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Legal & Finance: Glass can be half-full or half-empty, but it still needs filling.

Byline: GarySmith

I was in a pub enjoying a pint the other day when the old debate about whether the glass was half empty or half full came up.

You know the one -according to popular psychology wisdom, if you regard the glass as half empty you're a sad pessimist but half full means, in the word of the song, you 'always look on the bright side of life'.

Accountants and lawyers, as professionals, are generally accused of being half empty merchants.

They look on the downside at every opportunity, the sort of person who can't cross the road quickly enough to escape the sunshine for the comfort of the shade. When I was working as a chartered accountant, I used to be proud to buck the trend and regard the glass as half full.

'Great,' I thought. 'I'm an optimistic accountant.'

I actually felt out of kilter with my colleagues!

As an entrepreneurial type of businessman, however, I have developed my views on this subject, particularly as it relates to business.

Let's turn the conventional wisdom on its head and challenge this crazy myth, indeed the whole half empty/half full debate. By definition, if the glass contains 50 per cent of liquid, it is at its average level half way between empty and full.

Therefore, if one accepts this level of content, one is, in effect, accepting average performance. Surely it would be much better to say: 'Hey, the glass is half empty --that's the space I need to fill, I need to work harder to fill my glass.'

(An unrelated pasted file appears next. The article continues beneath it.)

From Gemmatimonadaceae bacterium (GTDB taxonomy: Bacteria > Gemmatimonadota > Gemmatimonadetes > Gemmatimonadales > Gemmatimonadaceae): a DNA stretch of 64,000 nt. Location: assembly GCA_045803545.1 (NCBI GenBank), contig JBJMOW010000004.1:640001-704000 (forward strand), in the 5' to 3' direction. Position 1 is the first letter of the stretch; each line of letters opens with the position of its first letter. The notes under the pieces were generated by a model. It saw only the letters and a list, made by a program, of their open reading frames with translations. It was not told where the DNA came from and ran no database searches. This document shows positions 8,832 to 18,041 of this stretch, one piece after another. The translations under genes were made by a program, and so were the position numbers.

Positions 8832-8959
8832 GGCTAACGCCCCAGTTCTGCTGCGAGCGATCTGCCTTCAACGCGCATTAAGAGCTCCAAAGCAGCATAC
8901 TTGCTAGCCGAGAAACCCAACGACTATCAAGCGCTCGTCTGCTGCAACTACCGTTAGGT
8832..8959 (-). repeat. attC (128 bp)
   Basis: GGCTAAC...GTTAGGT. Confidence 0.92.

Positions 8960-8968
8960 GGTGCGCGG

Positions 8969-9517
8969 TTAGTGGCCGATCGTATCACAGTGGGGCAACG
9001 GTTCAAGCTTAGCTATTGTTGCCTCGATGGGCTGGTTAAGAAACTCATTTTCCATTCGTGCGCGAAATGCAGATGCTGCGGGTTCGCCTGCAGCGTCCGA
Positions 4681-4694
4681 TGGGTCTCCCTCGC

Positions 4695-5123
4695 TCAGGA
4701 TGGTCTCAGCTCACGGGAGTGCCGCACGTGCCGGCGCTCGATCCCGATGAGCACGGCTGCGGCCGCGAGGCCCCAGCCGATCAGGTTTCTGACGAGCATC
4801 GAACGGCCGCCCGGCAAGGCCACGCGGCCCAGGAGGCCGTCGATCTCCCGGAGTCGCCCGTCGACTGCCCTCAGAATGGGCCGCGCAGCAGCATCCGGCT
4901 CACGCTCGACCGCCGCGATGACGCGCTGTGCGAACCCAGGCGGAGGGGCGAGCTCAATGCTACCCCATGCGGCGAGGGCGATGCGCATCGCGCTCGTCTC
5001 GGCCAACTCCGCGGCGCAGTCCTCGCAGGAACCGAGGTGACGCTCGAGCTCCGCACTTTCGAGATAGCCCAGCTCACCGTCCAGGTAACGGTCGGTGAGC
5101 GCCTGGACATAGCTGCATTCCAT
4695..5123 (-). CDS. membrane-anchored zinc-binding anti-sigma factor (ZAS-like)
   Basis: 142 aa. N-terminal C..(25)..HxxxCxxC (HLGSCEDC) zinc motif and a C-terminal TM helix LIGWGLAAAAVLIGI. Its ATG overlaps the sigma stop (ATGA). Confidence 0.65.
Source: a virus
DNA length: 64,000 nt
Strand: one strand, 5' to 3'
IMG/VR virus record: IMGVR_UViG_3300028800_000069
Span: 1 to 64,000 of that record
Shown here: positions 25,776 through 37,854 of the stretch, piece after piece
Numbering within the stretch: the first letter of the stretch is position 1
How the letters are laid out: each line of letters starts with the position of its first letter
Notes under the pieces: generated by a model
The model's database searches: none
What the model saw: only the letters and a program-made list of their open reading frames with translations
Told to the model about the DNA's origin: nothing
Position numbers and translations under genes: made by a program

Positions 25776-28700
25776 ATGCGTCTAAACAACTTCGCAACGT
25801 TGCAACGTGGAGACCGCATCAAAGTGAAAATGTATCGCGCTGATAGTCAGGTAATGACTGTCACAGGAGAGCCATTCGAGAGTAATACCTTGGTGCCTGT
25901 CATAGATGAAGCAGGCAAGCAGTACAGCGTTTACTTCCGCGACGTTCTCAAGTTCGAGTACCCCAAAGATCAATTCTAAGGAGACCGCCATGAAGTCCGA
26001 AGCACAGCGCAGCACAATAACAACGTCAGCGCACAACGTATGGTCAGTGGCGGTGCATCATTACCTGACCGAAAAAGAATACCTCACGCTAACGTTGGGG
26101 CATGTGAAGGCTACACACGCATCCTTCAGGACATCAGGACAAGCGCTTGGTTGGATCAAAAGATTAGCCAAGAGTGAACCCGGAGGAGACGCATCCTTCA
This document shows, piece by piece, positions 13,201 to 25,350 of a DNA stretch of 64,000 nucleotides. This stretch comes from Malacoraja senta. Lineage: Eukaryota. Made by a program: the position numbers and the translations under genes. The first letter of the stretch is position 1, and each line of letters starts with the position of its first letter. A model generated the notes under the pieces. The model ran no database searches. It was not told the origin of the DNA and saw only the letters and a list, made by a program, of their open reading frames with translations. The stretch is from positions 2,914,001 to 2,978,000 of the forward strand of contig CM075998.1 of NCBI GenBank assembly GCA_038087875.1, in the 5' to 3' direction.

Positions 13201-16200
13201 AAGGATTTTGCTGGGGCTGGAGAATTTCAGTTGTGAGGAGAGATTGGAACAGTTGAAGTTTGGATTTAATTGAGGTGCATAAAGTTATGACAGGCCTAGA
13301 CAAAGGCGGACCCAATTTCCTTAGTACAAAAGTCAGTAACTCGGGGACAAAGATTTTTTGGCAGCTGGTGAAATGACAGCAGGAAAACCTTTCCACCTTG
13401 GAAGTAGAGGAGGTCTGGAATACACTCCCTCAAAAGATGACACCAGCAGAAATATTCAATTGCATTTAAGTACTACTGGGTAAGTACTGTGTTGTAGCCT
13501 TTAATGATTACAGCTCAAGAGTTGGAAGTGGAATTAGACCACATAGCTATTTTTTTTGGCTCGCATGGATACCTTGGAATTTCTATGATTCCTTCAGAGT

The liquid in the glass represents what we have achieved so far, the empty part of the glass is where improvements can be made.

We shouldn't accept average in anything we do but rather we should examine ways of becoming more effective, providing better service, improving the quality of our lives and 'filling that glass'.

After the heart wrenching England defeat against France last Sunday, I wondered what Sven's position in this would be. He seemed to accept the half full glass of being one nil up and was content to see the game out.

The only logical reason for taking Rooney off was that he wanted to save him for the future matches.

Rooney was the one man who, on the day, the French were worried, indeed scared, about.

Had Sven had the desire to improve and actually look to win the match, he would have been better to leave Rooney on the pitch to give the French something to think about rather being happy at one nil and letting the French dictate play.

See how easy it is to overanalyse many things using the half-empty/half full theory.

In my research, I came across a story of when a thirsty Tao sage was asked to give his opinion on whether the glass of chilled water in front of him was half full or half empty, he went silent, picked up the glass, looked at it...and slowly drank the contents!

The glass is to hold the water and the water was there to be drunk. The essence of life is to live it not debate it. Fill your glass rather than accept anything less.

Anyway, back to the pub, I took a leaf out of the sage's book and downed my remaining half pint and asked the barman to fill it up again.

Cheers.

Gary Smith is chairman of Edge Venture Capital and chief executive of Intandem Films
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Title Annotation:Business
Publication:The Birmingham Post (England)
Date:Jun 18, 2004
Words:581
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